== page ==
Now maybe I am an exception, but I feel this is such a tired argument, at each stage of technical development the newcomer did not destroy the incumbent. When photography came about it was said that painting would die, then we got the impressionists. When Cinema came out it would destroy theatre, when recorded music arrived, sheet music was for the chop (well this was quite dramatic), TV would destroy radio, VHS destroy Cinema. These developments exist in an ecosystem, each feeding and supporting one another – look at the increase in radio listening, most likely from internet listeners (I do not have figures to hand).

Now undoubtedly some of these industries have suffered at the arrival of the newcomer, however we have also seen innovation due to the new landscape. The impressionist example a good one, as much art had been quite representative up to that point – the advent of the photograph and it’s obvious ability to capture the real resulted in artists representing more emotive and perceptually different models of reality.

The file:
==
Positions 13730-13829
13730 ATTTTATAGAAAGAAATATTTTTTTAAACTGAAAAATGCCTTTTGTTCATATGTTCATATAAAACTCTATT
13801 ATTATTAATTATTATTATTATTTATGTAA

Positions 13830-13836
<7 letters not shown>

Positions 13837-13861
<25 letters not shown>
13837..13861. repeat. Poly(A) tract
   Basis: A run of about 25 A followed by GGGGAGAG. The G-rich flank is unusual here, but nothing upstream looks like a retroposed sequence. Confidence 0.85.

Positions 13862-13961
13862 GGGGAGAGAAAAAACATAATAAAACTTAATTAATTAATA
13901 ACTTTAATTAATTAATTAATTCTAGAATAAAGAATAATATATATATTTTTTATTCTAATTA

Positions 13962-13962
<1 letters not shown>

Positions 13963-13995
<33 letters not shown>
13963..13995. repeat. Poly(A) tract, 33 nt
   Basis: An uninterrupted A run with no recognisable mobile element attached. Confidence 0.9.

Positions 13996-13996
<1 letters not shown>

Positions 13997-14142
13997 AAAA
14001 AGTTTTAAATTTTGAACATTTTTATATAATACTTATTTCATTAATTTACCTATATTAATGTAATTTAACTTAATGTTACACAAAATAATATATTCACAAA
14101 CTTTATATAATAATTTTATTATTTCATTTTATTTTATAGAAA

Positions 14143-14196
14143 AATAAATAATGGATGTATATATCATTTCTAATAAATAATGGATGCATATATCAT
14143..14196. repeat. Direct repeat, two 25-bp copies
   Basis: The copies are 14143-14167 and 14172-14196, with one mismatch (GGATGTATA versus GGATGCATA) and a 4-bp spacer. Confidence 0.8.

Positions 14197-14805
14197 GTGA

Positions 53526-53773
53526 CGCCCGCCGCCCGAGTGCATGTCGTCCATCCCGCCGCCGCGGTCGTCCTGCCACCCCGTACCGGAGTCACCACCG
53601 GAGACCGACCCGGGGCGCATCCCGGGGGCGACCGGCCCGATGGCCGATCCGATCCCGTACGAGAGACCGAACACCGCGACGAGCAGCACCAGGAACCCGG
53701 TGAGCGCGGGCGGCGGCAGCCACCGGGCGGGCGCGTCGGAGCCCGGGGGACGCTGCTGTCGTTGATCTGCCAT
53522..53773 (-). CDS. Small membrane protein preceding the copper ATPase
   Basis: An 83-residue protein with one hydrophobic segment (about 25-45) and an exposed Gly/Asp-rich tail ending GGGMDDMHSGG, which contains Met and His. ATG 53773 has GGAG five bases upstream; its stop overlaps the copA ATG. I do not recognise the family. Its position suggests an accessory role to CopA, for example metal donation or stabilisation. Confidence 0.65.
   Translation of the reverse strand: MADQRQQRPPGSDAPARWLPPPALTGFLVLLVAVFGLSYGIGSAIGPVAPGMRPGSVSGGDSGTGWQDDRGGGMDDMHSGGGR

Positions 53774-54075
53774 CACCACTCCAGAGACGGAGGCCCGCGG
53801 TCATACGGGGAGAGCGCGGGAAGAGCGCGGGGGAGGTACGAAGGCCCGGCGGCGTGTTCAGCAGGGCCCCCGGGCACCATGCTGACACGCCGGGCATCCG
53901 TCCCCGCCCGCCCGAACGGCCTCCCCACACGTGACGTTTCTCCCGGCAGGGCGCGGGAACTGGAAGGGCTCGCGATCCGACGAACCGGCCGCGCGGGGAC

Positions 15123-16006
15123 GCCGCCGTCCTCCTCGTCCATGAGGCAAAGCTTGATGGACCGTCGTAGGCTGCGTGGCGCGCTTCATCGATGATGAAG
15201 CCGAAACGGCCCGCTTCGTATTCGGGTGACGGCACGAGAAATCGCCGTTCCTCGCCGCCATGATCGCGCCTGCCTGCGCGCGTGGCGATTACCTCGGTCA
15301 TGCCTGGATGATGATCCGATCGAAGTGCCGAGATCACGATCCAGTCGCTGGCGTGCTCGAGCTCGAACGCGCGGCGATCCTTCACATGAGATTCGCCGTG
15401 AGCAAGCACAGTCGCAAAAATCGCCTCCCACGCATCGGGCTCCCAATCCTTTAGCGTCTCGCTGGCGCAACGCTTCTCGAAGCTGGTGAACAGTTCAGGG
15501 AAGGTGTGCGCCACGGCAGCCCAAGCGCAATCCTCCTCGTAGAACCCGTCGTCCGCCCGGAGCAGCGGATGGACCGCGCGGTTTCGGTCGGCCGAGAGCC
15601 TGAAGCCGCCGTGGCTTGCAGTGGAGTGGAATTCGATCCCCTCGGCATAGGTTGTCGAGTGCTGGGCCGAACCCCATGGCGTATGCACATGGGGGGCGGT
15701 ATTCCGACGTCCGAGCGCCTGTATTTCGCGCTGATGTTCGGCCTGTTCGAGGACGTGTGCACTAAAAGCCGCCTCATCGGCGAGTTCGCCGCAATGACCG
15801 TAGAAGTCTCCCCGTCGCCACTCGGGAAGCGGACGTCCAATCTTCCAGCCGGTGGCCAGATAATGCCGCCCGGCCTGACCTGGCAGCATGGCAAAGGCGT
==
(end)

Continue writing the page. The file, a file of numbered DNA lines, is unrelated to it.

I could go on for far too long with examples of innovation in the face of change, much like the natural world – systems must evolve, there is no birth right to existence. The print media got comfortable and the fact that the majority of books/magazines sold now are celebrity tomes or celebrity news shows the lack of innovation in the market. The Guardian is an excellent example of innovation in the industry, allowing me for example to reply to your opinion, something I could not have done in the print equivalent.